We pledge to never request payment from such individuals, nor request a finder’s fee from such professionals for any referrals made.

We offer a completely free Support Line. To find out more prior to booking click here. To book a call from one of our dedicated Support Line Volunteers click here

The CCA Support Team

My Life, then Parental Alienation

When deciding to write about my story, I wondered where to start. Before all this happened to me I was just a mother, a mother in law and a grandmother. I worked in customer services for a well known company and life for me was good. I was happy that my children were all married and settled, with families of their own. I looked forward to their regulars visits and our family get-togethers. They were happy times.

And then just like that, it all changed. No one saw it coming, or maybe I did . Maybe I didn’t want to believe that my family was not perfect after all.

The marriage of one of my son’s broke down and that’s when the nightmare began. Couples break up often enough nowadays. I have have had friends over the years who have separated or divorced but their lives carried on as parents. These friends, although divorced or separated, helped and supported their children to cope with the separation. Children adapt as long as they know they have two parents who love them. With this knowledge children have more chance of remaining happy and secure despite their parents separating.

“How could I have known that once my son and daughter in law parted, that my son would be denied access to his own children.”

As sad as I was about the split between my son and his wife I thought they would co-parent and all our lives would go on. How wrong I was. How could I have known that once my son and daughter in law parted, that my son would be denied access to his own children. And then I in turn was also denied access to my own grandchildren. Not by the courts, but solely by their mother. I had done nothing wrong, why would she do this to me? Why would she do this to the children?

It is now almost two years since my son last saw his children and I my grandchildren. I cannot describe the pain of not having them in my life anymore. Or the pain of wondering  how hurt and lost they might be feeling each and everyday wondering why they are no longer a part of their grandparents’ lives. Having lost the two people from their lives who they thought would love them and be there for them for the rest of our lives.

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It has completely split my family. And the pain that I feel is unbearable. There is also the pain my son goes through every single day that he doesn’t see his children. I am a mother and grandmother, I  should be able to  protect my family. But I cannot do anything to  help ease their pain.

“I cannot describe the emotional pain, it is like a pain inside of you that never goes away.”

I am struggling myself, some days just getting out of bed, getting dressed and going to work is so very hard. I cannot describe the emotional pain, it is like a pain inside of you that never goes away. I have dear friends who are kind and tell me it will all work out. I know they mean well and that they are just trying to help. However  they do not really understand how hard it is to cope with every single day.

I have now found a  website where people do understand. People like me who are going through the same pain. We are able to support each other, as we are all alienated parents, alienated grandparents and alienated aunts and uncles.

Parental alienation was not a term I was ever familiar with. That was until it actually happened to my family. You have no idea that such a form of abuse exists or is even unchallenged by authorities and services that you believe are there to protect children from such abuse.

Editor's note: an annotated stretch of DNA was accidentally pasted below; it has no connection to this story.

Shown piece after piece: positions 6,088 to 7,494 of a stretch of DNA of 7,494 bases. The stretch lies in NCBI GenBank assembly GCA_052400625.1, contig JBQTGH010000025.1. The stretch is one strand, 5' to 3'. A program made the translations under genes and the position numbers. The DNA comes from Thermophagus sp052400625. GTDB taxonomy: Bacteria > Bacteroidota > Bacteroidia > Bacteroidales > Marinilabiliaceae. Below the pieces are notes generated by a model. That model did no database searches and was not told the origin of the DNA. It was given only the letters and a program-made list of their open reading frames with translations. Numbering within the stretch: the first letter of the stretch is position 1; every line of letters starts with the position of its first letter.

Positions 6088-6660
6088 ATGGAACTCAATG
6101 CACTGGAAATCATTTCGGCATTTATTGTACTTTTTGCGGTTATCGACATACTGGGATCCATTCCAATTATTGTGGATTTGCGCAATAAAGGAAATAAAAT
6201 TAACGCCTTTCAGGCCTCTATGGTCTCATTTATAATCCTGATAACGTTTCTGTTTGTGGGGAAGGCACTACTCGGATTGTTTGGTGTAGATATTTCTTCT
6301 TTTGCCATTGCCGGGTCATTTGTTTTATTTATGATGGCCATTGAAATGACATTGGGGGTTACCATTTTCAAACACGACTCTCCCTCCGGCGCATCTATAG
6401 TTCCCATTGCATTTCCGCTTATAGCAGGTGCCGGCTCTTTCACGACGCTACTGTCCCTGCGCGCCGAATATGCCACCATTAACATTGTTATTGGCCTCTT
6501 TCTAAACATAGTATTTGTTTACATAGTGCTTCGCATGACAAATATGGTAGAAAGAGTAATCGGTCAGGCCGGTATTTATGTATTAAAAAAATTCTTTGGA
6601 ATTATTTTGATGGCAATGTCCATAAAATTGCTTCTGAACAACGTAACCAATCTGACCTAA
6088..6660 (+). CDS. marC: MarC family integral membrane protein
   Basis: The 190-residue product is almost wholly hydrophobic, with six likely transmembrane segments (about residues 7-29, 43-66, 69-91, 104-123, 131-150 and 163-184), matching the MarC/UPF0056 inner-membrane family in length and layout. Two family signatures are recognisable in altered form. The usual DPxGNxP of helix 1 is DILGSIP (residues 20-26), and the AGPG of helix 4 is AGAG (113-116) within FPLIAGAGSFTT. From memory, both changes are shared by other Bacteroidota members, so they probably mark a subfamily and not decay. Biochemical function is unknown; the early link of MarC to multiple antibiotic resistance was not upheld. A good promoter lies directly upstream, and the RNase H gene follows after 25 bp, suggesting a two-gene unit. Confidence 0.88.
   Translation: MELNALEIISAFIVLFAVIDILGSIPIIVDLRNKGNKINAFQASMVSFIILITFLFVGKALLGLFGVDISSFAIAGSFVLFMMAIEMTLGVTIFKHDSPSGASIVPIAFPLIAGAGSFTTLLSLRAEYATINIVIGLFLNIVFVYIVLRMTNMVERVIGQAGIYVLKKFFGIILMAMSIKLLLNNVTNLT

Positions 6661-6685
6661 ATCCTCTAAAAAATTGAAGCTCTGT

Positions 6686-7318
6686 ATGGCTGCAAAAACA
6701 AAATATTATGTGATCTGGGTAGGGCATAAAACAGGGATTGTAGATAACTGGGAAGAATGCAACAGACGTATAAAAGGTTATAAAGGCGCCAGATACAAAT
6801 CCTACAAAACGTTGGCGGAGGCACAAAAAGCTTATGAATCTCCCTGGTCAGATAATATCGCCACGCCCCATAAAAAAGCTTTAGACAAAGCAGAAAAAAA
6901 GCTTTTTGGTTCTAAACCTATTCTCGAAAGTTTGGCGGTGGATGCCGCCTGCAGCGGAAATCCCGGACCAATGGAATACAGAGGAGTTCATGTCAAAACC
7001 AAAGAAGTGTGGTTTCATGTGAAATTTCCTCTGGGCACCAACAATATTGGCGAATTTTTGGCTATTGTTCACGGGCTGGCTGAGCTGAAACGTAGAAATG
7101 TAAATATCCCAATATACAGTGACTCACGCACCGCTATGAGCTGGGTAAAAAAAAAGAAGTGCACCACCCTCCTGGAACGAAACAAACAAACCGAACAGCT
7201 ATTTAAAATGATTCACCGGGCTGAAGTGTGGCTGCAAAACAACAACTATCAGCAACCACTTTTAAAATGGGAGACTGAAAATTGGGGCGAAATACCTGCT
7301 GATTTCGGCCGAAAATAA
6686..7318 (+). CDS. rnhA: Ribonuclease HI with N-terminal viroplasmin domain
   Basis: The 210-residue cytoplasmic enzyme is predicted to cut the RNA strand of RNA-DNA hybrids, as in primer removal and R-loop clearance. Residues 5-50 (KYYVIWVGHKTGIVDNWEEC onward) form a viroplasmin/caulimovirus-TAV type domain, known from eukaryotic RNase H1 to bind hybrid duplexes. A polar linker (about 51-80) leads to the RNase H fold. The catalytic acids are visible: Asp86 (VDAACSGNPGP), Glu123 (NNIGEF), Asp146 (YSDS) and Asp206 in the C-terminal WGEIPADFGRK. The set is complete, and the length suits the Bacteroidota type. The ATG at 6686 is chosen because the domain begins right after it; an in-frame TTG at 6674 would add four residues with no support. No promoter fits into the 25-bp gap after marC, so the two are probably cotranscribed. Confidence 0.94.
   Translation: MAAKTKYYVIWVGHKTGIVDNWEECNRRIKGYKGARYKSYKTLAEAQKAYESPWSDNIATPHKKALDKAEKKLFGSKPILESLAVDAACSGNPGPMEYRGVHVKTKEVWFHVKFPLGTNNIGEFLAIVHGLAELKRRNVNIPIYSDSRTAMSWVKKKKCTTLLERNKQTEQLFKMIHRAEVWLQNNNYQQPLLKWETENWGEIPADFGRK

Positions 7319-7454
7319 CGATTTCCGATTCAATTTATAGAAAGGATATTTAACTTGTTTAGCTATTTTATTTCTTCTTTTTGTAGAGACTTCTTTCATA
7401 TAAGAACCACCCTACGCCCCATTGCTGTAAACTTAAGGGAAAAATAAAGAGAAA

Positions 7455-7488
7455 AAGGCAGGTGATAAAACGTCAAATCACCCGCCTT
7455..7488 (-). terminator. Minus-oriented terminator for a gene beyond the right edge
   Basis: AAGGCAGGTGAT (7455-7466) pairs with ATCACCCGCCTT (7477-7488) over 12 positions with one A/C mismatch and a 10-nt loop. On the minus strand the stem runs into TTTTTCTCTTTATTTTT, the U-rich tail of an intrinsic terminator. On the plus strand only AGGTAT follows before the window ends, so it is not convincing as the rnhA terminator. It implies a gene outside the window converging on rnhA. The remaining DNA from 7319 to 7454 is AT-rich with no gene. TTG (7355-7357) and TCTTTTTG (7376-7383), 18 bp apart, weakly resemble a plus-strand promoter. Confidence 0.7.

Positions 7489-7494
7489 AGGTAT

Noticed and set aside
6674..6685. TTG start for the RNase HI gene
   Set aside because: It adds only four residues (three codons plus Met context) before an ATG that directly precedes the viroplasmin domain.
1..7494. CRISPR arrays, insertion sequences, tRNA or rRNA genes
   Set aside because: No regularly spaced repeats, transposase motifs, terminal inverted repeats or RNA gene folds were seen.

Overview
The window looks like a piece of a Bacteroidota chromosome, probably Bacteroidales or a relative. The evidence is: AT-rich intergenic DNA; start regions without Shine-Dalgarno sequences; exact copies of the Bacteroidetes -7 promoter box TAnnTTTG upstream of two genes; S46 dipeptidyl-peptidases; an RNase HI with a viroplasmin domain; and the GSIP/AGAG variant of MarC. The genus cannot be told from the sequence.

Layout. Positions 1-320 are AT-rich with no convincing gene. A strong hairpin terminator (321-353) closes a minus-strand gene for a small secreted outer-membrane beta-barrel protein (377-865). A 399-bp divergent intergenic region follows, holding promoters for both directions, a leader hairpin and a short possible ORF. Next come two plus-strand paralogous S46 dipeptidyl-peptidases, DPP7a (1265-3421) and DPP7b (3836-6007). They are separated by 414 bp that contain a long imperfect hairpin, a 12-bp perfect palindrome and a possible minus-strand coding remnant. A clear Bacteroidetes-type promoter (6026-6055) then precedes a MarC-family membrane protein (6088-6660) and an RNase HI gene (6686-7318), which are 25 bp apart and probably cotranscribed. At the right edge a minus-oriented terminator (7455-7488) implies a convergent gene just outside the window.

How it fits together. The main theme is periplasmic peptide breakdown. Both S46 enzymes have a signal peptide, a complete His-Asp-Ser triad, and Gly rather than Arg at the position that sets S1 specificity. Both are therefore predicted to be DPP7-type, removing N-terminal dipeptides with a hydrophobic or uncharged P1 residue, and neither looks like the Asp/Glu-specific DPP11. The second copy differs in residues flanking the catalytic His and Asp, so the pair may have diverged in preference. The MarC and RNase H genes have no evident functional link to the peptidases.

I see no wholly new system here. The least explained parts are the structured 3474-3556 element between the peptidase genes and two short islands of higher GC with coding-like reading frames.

“It is simply child abuse to deny a child contact with a loving parent or grandparent.”

Tragically I have found out that it  does happen. And it continues to happen to thousands of parents and children worldwide, but why? Sadly their is no law passed yet to prevent this abuse. It is not even criminalised to help families or their children  who are subjected to this kind of trauma by an abusive ex-partner. How can that be? It is simply child abuse to deny a child contact with a loving parent or grandparent or any other member of their family who they have a loving relationship with. So we, the alienated grandparents, parents, aunts, uncles, must  continue to  fight on  together for however long it takes to change this.  My son and I will  never ever give up the fight for his children. We will never give up the fight for my grandchildren.

Written by

pascampaigner


Please Note: We pledge to never make a profit or any other form of financial gain from any individuals affected by the current injustice of the family justice system.

We will gladly signpost individuals to professionals within our wider network who operate in line with our core principles; contact us for more details. 

We pledge to never request payment from such individuals, nor request a finder’s fee from such professionals for any referrals made.

We offer a completely free Support Line. To find out more prior to booking click here. To book a call from one of our dedicated Support Line Volunteers click here

The CCA Support Team

Father and Son

“It’s not time to make a change, just relax, take it easy, you’re still young, that’s your fault, there’s so much you have to know.”

The opening lines from the Cat Stevens track Father and Son. I have always loved and admired this song, particularly the lyrics. Such poignant and touching lyrics easily evoking loving and reflective emotions in any given loving father.

Cat Stevens

I hadn’t heard this song for quite a while until a couple of weeks ago. It came up on a random Spotify playlist I was listening to and it immediately caught my attention and I instantly viewed the track and particularly the lyrics from a whole new perspective. Lyrically the song portrays an exchange between a father and a son. It is the son’s desire to break away and shape a new life. However the son cannot really explain himself. The storytelling within the song strongly resonated with me.